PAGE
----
In the Air and on the Ground

ROSS BOOKWhy do we keep playing this maddening game of golf? It’s so hard, so frustrating, so elusive in so many ways. Yet we keep coming back. And in the end, it’s not really maddening at all, is it? There’s too much going for it in the other direction: exercise, fresh air, fellowship, laughs, competitiveness, memory and emotion and the beauty of the playing field itself.

Golf seeps into our lives in so many deeply rooted ways that we can barely imagine living without it, even, or at least soon after, we feel like pitching our golf bags into a lake. Two recent volumes delve into the attractions of the game, one from an architectural angle, another from the emotional route.

The former is The Golf Architecture of Donald Ross by Bradford A. Becken, Jr. The book’s byline could conceivably spark some barroom debate: “A Study of the Work of America’s Greatest Golf Course Designer.” But no one even remotely interested in course architecture would deny Ross his niche in the pantheon of the best designers the game has ever seen. Becken unearths this Tom Doak quote: “Ross’ 50th best course is better than the single best design of most living architects. His 100th might be, too.”

After Ross transplanted himself from Scotland his design career began in earnest, beginning in 1900 in Massachusetts and ending with his death at 75 in Pinehurst, North Carolina in 1948. He is credited with some 420 designs or redesigns in North America (and a few in Cuba). According to Becken, “approximately 365 of which still continue to be enjoyed by golfers to this day.”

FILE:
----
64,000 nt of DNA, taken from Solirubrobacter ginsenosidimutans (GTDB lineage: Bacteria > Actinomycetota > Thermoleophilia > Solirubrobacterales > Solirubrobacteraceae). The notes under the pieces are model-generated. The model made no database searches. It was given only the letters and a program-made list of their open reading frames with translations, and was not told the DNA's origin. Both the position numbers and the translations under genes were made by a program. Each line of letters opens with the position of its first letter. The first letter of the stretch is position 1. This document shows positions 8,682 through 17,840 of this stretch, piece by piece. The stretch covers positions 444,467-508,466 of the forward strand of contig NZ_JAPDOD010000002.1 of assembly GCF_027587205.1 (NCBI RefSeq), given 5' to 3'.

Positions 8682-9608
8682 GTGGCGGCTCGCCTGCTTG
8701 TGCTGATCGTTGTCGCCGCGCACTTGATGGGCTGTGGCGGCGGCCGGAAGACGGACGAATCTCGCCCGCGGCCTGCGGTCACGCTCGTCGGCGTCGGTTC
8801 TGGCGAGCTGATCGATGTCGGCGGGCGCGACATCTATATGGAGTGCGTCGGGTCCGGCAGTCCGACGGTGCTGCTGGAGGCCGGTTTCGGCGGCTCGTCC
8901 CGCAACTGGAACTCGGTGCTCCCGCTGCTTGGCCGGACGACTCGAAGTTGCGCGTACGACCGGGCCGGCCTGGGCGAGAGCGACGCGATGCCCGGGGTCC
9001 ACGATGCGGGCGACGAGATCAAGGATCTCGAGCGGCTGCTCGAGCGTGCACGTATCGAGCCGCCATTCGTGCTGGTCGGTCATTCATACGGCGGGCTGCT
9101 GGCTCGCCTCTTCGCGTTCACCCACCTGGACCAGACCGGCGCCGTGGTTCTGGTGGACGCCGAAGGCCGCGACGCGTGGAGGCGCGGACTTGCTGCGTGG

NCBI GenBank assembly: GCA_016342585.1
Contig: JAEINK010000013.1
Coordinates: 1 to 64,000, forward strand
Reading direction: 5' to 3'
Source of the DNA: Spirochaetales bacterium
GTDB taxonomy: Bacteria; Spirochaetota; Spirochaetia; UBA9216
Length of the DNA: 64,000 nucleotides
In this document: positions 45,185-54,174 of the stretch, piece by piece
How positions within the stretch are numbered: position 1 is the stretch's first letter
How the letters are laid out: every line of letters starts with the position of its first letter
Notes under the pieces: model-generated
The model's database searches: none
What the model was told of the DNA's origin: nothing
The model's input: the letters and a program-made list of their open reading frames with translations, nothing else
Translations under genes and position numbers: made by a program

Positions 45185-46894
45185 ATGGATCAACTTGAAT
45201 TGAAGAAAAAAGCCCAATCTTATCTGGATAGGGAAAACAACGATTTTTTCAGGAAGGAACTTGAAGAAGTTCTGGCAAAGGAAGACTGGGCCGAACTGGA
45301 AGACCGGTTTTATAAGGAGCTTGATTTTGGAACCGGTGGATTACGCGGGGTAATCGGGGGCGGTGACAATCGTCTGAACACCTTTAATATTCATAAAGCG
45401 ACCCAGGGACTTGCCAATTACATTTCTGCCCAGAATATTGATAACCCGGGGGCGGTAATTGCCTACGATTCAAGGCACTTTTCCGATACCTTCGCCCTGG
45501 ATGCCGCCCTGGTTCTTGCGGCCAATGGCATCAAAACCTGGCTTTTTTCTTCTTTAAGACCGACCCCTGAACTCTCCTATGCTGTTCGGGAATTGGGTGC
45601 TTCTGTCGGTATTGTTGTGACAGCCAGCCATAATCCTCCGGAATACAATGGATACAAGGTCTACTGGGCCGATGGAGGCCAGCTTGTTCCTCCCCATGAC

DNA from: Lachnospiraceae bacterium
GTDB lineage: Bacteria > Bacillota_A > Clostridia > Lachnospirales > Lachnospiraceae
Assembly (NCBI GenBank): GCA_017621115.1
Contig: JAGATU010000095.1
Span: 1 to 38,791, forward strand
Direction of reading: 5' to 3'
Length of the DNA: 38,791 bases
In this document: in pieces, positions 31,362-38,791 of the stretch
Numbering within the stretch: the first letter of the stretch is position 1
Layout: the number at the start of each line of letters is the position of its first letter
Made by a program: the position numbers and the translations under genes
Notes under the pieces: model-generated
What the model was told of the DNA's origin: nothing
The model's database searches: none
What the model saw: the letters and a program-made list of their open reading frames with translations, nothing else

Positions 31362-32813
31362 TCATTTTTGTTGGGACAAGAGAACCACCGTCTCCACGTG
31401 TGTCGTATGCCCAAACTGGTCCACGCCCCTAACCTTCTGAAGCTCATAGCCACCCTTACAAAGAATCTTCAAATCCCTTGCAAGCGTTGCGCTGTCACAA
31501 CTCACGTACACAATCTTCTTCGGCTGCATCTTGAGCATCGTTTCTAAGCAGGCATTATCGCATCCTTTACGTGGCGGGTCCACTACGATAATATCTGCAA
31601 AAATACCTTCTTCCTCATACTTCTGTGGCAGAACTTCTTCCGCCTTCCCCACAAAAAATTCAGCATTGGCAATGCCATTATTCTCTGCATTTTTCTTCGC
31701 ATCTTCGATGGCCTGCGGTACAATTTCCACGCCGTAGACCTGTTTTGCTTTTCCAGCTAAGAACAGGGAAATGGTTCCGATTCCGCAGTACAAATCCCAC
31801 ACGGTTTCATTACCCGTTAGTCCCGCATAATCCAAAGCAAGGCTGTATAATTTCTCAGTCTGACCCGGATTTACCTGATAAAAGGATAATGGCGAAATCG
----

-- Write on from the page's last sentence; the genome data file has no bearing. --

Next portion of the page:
He should know: he’s played every one of them. He’s also the president of the Donald Ross Society, which aims to help preserve or restore Ross designs. Becken is not an architect himself, and didn’t take up golf into well into his thirties. But when he did he caught the bug, in particular the Ross bug, big time.

Pinehurst 050_1

If anyone should be familiar with Rossian tendencies, it’s Becken. This is not a biography of Ross. (Books by Bradley Klein and Chris Buie should suffice in that regard.) What it is is a detailed examination of Ross courses, detailing every aspect of how Ross handled the teeing grounds, first holes, second shots, short par-3s, long par-3s, short and long par-4s, par-5s, bunkering, greens–you name it, it’s here, packed with plenty of photos and copies of design schematics with comments by Ross.

The book is published by Classics of Golf in a $49.95 digital version available through Amazon, which is how I read it. And while it’s a handsome volume in that format, real golf design geeks, and Ross adherents in particular, might want to lay hands on the $395 9”x12” bound limited edition, signed and numbered (but only up to 500).

It’s exhaustive, gold for the true believers. For the casual architectural fan a complete read through may be more exhausting, but there’s nothing to prevent just dipping in when you want the skinny on when Ross put a bunker behind a green. Not something he normally recommended, but as Becken consistently emphasizes, there were always exceptions to broad Ross principles. It is unwise, he notes, to ever say, “Ross always did this,” or “Ross never did that.” Because sometimes he did, and sometimes he didn’t.

And Becken frequently quotes Ross to the best effect: ““The repeated loss of balls by those to whom the [water] hazard is difficult is apt to create dissatisfaction.” “It’s a beastly nuisance, when starting off play and before getting limbered up, to drive a ball out-of-bounds. It generally means delay, loss of a ball, vexation, and even profanity.”

Even profanity. Imagine that.